Maseina Koneferenisi, (Lutra Ltd.)
New Zealand was a very different place when I was growing up in the 70s. Back then we were called ‘half castes’, my siblings, and I. I felt like we weren’t really accepted by Dad’s family because we were too fair, and we weren’t accepted by Mum’s because we were too dark. The mix of my dad’s Samoan blood and my mums NZ European blood gave us priority seating in what I very quickly learnt was a minority group. At times a feeling of not being accepted, not being good enough and not being equal because I was different would bubble up to the surface, often in response to discriminatory behaviours.
This is the place where I started my career in the water industry. With the combination of being mixed race and female, I’ve experienced a wide range of both exceptional leadership and confronting workplace behaviours. Many manifested in being subject to judgment from peers, leaders and decision makers who knew nothing about my skills, talents, or me as a person. This happened in ways that are not accepted today, but likely to still be occurring but in a less overt way.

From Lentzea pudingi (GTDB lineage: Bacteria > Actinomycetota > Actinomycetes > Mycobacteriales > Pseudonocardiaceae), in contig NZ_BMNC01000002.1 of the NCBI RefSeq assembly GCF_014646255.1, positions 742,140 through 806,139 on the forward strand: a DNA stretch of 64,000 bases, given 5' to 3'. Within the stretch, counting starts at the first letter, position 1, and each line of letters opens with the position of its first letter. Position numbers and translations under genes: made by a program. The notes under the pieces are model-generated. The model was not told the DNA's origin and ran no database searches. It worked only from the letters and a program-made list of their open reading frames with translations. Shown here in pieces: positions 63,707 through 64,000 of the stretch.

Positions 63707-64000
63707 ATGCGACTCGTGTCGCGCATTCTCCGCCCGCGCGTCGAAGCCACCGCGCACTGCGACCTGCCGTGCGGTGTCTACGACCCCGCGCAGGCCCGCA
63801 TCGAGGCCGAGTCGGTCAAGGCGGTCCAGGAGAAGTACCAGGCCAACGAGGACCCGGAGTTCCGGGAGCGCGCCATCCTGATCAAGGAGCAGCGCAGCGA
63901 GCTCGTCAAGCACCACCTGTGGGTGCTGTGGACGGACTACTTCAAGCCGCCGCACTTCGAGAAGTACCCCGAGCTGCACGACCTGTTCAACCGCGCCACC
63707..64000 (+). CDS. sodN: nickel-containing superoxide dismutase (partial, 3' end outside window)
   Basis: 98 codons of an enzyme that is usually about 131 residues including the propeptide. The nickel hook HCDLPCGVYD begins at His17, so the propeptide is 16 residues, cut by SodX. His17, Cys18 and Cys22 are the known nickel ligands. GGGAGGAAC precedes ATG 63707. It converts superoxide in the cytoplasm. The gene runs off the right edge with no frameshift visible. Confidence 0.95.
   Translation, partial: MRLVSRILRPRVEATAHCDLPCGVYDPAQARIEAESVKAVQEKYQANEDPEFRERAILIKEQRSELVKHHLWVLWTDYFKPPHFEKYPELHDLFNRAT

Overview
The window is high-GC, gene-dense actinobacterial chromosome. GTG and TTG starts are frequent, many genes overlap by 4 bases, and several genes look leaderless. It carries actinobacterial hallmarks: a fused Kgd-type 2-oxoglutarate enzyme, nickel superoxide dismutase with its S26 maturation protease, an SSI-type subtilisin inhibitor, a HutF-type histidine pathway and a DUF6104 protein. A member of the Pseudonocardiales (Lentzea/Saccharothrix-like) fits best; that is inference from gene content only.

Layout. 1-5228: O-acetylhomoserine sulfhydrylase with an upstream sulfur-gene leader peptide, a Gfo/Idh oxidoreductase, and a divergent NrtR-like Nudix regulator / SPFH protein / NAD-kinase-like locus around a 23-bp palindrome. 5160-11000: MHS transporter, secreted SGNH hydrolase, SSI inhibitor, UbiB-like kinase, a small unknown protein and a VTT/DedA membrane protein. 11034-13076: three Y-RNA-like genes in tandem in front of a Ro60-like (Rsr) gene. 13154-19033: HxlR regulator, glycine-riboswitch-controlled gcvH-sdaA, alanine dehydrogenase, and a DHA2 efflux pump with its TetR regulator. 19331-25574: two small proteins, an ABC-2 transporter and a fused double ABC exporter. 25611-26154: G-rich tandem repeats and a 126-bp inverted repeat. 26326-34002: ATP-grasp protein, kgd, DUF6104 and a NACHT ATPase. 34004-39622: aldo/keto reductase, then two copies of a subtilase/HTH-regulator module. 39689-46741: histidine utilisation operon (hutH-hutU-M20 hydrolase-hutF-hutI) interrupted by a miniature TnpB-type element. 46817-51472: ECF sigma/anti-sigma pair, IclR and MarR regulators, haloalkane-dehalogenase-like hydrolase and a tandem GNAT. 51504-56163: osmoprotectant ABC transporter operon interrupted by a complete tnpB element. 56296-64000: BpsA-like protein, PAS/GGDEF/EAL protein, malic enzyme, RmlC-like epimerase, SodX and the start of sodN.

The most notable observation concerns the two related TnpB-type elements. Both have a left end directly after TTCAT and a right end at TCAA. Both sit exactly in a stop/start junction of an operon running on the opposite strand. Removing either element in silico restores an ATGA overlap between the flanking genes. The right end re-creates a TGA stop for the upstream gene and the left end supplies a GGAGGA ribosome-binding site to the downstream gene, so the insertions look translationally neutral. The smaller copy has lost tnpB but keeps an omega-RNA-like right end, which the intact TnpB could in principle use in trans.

Fast forward to 2022, having now spent 24 years working in the water and wastewater industry during the time when it was heavily dominated by Caucasian men at every level, I am now the Chief Executive Officer of a successful, vibrant, and meaningful engineering, software, and solutions company, Lutra. It is unfortunate to say, but I still remain in a very small minority group within the water and wastewater industry, and this is not only at the executive level, but all levels within Industry. Where are our Pacifika, Maori, and all minority group female leaders, technical experts, industry contributors?
As an industry, we need to be far more curious about and ask ourselves how much has really changed? Not enough is the answer. We can do better. I am in a position now to take Lutra through this ongoing journey. We are far from a typical consultancy, in that we are focused on operations – where there is a huge need for industry workforce. We are building our company consciously, to support this with initiatives such as deliberately focused personal development for our people, funded memberships to institutes such as Woman in Infrastructure, internal KPIs on female/male salary ratios, scholarships for young Māori and Pasifika peoples and so on. In doing so, we hope to grow the future leaders of tomorrow, both within Lutra and in our clients’ operations teams.